The result was a draw: humans, 93.9 percent correct; A.I., 94.6 percent.

The study was paid for by the National Cancer Institute, the University of Michigan and private foundations. Dr. Orringer owns stock in the company that made the imaging system, as do several co-authors, who are company employees. He conducted the research at the University of Michigan, before moving to New York University.

“Having an accurate intra-operative diagnosis is going to be very useful,” said Dr. Joshua Bederson, the chairman of neurosurgery for the Mount Sinai Health System, who was not involved in the study. He added, “I think they understated the significance of this.”

He said the traditional method of examining tissue during brain surgery, called a frozen section, often took much longer than 30 minutes, and was often far less accurate than it was in the study. At some centers, he said, brain surgeons do not even order frozen sections because they do not trust them and prefer to wait for tissue processing after the surgery, which may take weeks to complete.

“The neuropathologists I work with are outstanding,” Dr. Bederson said. “They hate frozen sections. They don’t want us to make life-altering decisions based on something that’s not so reliable.”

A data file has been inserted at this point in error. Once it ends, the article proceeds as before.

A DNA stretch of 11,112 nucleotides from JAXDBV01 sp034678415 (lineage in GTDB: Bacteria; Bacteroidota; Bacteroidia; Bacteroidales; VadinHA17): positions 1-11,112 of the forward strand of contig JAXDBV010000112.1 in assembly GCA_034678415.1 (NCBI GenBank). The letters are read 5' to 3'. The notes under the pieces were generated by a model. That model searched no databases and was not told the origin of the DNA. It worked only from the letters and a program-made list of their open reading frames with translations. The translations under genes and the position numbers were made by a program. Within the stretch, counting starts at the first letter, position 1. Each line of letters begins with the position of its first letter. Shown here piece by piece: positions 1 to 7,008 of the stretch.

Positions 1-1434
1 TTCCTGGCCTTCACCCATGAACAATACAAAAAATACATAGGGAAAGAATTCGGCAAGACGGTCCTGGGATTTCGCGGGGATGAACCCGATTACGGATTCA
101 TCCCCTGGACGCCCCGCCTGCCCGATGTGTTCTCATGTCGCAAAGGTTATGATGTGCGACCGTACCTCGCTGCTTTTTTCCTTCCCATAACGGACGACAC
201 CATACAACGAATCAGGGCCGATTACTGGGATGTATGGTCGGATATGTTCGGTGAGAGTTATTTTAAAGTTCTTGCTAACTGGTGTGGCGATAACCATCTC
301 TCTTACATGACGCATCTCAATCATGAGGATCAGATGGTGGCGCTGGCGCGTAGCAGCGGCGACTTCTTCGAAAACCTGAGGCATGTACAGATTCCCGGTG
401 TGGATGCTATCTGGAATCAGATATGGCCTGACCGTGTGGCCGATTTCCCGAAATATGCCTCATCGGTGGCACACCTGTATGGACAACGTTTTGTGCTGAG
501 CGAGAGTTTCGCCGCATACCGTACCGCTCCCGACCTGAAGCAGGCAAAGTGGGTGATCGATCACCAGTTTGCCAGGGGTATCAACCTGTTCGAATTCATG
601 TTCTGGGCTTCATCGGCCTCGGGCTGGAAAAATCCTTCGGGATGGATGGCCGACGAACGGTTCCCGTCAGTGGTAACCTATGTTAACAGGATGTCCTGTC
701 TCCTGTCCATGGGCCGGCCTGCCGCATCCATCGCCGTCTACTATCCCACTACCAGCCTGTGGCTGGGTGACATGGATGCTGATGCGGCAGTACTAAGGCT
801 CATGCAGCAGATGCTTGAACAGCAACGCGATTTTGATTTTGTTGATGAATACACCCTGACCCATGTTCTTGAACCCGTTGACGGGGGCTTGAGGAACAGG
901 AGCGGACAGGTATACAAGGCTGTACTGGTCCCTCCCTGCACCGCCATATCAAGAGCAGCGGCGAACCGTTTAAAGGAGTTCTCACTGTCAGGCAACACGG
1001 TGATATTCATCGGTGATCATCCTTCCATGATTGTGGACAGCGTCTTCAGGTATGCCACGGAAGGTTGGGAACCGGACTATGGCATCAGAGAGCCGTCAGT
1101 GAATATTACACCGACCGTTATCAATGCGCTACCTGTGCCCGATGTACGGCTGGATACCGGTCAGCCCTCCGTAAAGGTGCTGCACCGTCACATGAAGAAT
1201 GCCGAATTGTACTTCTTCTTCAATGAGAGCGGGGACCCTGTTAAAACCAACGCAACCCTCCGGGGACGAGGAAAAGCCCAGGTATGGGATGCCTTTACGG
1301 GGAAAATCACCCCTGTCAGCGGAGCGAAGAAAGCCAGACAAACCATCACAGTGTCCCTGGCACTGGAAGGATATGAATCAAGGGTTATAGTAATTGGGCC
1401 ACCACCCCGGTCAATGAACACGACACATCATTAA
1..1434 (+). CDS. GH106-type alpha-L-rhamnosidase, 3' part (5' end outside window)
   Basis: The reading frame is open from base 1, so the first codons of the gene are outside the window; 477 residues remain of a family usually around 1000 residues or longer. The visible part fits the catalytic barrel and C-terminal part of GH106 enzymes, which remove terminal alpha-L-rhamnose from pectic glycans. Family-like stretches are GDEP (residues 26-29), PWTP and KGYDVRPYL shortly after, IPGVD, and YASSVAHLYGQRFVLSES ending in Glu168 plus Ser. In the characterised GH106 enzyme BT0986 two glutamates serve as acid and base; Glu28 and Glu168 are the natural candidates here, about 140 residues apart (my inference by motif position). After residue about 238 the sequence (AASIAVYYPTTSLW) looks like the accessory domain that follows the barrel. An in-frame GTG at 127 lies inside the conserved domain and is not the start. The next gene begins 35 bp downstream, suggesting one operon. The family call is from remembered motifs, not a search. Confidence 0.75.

Dr. Bederson said that the study authors had set a very high bar for their new technique by pitting it against experts at three medical centers renowned for excellence in neurosurgery and neuropathology: Columbia University in New York, the University of Miami and the University of Michigan, Ann Arbor.

“I think that what happened with this study is that because they wanted to do a good comparison, they had the best of the best of the traditional method, which I think far exceeds what’s available in most cases,” Dr. Bederson said.

The key to the study was the use of lasers to scan tissue samples with certain wavelengths of light, a technique called stimulated Raman histology. Different types of tissue scatter the light in distinctive ways. The light hits a detector, which emits a signal that a computer can process to reconstruct the image and identify the tissue.

This content was originally published here.